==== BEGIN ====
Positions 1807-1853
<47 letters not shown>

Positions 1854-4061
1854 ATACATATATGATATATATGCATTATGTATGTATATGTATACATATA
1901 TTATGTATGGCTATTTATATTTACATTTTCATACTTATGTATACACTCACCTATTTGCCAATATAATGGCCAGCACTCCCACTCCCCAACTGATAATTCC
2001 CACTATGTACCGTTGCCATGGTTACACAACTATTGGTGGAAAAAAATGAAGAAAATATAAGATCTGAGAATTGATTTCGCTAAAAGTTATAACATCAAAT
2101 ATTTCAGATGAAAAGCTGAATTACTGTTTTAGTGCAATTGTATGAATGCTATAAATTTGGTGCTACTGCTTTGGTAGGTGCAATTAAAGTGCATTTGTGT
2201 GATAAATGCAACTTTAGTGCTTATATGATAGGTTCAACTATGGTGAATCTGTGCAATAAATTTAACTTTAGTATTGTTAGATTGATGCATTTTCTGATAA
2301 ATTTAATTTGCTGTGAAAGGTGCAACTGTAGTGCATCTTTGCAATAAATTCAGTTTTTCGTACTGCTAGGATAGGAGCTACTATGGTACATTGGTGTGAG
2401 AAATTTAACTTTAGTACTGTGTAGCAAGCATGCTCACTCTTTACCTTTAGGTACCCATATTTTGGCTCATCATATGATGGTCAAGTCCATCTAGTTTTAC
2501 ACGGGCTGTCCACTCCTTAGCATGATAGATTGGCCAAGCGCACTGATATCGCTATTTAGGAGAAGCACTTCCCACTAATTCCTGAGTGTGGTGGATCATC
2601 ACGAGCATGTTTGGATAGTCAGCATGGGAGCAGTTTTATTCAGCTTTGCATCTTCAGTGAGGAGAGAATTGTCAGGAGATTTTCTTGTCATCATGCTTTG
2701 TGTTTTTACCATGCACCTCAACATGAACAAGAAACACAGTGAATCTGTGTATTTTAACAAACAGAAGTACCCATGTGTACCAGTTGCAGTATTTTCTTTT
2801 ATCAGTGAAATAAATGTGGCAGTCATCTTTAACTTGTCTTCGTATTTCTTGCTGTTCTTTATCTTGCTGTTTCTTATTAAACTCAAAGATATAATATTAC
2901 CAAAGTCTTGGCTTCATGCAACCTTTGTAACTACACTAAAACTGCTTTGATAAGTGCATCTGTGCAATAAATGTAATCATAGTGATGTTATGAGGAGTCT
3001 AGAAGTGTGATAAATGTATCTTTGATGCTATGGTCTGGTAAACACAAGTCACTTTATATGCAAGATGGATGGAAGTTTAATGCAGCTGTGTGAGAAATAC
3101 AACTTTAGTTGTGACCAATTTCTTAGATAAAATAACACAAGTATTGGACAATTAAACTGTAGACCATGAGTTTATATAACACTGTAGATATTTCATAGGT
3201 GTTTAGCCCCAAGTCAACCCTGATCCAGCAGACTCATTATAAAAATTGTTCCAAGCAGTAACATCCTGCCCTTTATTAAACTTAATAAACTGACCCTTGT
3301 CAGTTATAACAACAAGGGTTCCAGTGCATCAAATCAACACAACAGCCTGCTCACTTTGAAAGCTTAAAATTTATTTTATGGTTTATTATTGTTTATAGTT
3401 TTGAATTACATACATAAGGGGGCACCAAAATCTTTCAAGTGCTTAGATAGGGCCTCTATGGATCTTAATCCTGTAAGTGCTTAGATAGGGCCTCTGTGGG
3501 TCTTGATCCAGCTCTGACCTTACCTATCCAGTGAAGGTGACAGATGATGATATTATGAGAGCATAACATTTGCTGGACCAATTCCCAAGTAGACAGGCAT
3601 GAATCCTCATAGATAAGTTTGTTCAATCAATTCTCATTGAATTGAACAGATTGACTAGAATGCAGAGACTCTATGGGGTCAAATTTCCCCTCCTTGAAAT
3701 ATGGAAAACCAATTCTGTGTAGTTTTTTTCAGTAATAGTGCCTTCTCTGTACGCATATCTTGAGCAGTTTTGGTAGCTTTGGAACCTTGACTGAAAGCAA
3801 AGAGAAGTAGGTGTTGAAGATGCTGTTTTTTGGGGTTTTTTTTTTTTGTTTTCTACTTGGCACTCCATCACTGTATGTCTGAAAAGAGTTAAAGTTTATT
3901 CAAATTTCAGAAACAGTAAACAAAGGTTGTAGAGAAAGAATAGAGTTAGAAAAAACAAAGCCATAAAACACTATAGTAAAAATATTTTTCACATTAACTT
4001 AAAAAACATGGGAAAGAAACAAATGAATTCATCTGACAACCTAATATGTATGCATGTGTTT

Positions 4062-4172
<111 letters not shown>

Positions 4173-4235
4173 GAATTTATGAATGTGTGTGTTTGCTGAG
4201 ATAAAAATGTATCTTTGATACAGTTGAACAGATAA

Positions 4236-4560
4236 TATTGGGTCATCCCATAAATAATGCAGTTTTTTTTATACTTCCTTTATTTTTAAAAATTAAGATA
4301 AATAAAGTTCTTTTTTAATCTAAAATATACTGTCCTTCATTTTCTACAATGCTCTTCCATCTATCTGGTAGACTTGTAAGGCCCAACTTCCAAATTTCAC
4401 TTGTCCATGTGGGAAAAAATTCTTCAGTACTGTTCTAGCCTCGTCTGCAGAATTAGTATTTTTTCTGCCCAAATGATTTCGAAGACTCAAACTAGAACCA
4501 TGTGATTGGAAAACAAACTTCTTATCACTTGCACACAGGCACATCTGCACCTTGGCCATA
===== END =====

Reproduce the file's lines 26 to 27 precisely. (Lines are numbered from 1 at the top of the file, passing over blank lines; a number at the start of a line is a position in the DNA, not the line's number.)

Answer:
4001 AAAAAACATGGGAAAGAAACAAATGAATTCATCTGACAACCTAATATGTATGCATGTGTTT

Positions 4062-4172